Note from the author: If you are one of the Reddit users quoted in this post, and would like attribution, just let me know! I know most users on exMormon subreddit aren’t open about who they are, for personal reasons, so I didn’t want to label them just in case.
The Church of Jesus Christ of Latter-day Saints has done an excellent job at demonizing those who leave, quickly attaching the label of “anti-Mormon” to anyone who makes negative claims about the church—regardless of how much evidence they’re based on.
Someone on Reddit today suggested that it’s time for exMormons to “turn the tables”, so to speak, and I completely agree. It’s time we stopped letting the church control the dialogue about why people leave. Members typically have an inaccurate view of why people choose to leave the church (see: Top 5 Myths and Truths About Why Committed Mormons Leave the Church).
It is simply not fair that exMormons are judged into silence by many church members when they leave. Bitterness is a natural reaction to feeling like you’ve been deceived, and exMormons don’t deserve to be treated like they’re bad people because they took an interest in church history and investigating the church’s claims.
ExMormons are currently in a defensive position, thanks to these factors. The church asserts that we have made a wrong choice. So here are some ideas for turning the tables on that idea, and generating a more correct narrative of disaffected members.
1. Don’t be afraid to announce your resignation, and why you made that decision.
Everyone has a different situation when it comes to leaving the church, so for some this one just might not be possible. But for those in a semi-decent position to do so, resigning with openness and honesty can be a powerful tool in helping members of the church want to understand the real issues, and judge less. Cult experts (whose logic also applies to high-demand religions) agree that former members are the most powerful tool for helping members of a high-demand religion or organization “wake up”, or in this case—simply open their minds to the possibility that what they are being taught doesn’t hold up to investigation.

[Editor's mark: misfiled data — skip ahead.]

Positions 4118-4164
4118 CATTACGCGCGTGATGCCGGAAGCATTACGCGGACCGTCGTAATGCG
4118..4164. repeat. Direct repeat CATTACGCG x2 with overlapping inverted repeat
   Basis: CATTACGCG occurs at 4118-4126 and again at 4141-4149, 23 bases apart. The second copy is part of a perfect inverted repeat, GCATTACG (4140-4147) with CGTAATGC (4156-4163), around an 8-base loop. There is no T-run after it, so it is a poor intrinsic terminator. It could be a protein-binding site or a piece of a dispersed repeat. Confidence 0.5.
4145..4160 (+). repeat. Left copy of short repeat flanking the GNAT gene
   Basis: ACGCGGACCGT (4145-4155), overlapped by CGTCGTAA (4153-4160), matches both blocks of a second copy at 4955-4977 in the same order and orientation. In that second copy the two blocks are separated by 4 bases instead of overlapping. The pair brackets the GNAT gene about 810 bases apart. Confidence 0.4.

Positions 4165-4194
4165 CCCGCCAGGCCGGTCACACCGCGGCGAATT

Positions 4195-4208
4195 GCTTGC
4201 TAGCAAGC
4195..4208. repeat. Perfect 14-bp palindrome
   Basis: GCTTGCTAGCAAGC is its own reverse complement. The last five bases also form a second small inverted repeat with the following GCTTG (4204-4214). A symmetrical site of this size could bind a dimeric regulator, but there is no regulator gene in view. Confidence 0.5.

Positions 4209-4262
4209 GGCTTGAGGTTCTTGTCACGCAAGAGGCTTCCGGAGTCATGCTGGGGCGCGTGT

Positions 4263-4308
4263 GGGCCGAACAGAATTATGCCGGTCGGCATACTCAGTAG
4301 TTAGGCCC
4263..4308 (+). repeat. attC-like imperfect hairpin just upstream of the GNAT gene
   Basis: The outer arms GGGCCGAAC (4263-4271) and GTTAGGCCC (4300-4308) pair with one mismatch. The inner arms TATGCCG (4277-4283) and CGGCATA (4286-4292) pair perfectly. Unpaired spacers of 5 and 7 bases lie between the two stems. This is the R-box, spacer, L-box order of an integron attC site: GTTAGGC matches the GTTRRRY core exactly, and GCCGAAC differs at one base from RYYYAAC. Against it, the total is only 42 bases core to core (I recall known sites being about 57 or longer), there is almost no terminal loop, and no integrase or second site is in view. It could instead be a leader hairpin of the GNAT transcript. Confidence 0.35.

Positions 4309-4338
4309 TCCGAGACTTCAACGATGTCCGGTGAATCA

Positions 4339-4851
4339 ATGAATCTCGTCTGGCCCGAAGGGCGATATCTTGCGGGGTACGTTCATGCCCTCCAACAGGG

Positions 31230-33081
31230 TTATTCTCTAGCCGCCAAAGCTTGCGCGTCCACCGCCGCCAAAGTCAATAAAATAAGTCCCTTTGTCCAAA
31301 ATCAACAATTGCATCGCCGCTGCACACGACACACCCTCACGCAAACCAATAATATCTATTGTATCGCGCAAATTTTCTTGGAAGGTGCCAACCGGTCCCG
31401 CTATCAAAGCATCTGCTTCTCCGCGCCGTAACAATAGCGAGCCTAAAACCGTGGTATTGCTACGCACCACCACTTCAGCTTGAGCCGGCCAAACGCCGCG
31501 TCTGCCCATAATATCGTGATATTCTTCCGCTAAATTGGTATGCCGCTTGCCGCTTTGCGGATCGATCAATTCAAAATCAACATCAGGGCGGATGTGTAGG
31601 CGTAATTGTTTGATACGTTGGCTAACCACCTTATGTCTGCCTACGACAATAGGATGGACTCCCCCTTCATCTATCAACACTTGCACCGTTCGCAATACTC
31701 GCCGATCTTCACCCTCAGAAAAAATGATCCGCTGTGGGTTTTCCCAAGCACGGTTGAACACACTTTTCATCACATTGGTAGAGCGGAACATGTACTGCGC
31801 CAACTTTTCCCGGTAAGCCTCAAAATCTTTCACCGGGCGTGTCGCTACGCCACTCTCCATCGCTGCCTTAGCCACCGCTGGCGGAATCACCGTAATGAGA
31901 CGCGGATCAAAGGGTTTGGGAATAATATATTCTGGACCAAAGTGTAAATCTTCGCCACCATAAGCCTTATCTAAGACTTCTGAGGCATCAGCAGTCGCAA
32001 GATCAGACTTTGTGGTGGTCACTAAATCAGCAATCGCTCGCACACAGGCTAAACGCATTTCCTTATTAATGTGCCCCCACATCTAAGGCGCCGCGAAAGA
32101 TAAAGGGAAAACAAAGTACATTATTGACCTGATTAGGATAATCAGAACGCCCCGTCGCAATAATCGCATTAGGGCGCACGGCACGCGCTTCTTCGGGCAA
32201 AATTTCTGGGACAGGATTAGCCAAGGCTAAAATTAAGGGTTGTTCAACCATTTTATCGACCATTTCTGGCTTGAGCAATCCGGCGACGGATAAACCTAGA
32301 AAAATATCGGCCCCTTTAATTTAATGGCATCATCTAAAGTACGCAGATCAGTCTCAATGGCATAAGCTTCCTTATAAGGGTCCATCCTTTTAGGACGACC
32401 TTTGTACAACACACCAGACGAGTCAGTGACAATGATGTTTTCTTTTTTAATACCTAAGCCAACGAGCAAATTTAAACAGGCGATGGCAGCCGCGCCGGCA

If you decide to be public about your transition away from the church, don’t make it all facts and logic. Unfortunately, these aren’t super effective at opening minds (shockingly). Make sure you explain the emotional process of leaving, and how you’ve felt throughout what was probably a really difficult journey. While combining that with actual information, of course.
2. Don’t let people shame you into feelings of guilt.
Feeling weird, unexplainable guilt can be common when someone leaves a high-demand religion, however solid their reasons for leaving may be. Even the most strong-minded exMormons can be left with remnants of guilt for crimes they know logically they aren’t committing.
State your situation and beliefs with confidence, making it clear why you can’t stay. You are not a bad person for refusing to praise a man who married his foster daughters, or for not believing in a book that is provably fictitious. In fact, you are probably exercising more moral courage than you ever have before, by refusing to accept the moral relativism Mormons exercise by accepting terrible things church leaders have said and done.